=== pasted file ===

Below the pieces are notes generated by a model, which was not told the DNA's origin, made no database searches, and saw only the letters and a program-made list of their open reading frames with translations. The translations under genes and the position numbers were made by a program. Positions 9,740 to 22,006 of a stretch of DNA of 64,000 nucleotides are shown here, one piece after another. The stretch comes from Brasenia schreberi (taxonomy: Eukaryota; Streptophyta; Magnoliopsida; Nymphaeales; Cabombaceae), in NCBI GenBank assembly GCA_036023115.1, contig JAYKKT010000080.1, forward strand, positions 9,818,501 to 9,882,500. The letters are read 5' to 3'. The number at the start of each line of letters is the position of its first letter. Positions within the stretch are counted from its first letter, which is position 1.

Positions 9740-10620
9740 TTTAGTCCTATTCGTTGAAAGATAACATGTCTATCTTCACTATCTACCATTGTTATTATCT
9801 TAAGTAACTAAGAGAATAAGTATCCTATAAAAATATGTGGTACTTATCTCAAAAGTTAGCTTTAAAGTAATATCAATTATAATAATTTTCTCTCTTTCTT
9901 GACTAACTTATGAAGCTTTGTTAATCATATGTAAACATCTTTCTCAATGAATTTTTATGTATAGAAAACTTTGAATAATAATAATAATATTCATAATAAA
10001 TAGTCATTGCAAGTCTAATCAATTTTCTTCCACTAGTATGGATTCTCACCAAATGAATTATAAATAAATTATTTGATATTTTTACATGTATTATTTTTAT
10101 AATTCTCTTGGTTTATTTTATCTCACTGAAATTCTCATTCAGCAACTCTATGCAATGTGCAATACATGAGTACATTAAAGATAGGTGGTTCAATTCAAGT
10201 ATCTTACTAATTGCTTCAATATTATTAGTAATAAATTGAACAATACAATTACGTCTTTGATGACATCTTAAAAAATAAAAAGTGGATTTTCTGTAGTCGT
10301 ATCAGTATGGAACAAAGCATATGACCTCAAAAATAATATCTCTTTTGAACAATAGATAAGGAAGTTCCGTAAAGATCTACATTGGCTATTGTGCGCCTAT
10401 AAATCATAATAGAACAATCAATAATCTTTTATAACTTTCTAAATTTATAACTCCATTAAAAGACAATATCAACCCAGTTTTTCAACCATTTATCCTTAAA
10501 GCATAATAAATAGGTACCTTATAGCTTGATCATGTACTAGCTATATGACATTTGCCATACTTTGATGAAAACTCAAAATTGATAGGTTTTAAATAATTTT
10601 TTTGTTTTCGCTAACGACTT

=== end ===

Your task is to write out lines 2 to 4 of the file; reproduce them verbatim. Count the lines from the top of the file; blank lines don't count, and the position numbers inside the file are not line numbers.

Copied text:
Positions 9740-10620
9740 TTTAGTCCTATTCGTTGAAAGATAACATGTCTATCTTCACTATCTACCATTGTTATTATCT
9801 TAAGTAACTAAGAGAATAAGTATCCTATAAAAATATGTGGTACTTATCTCAAAAGTTAGCTTTAAAGTAATATCAATTATAATAATTTTCTCTCTTTCTT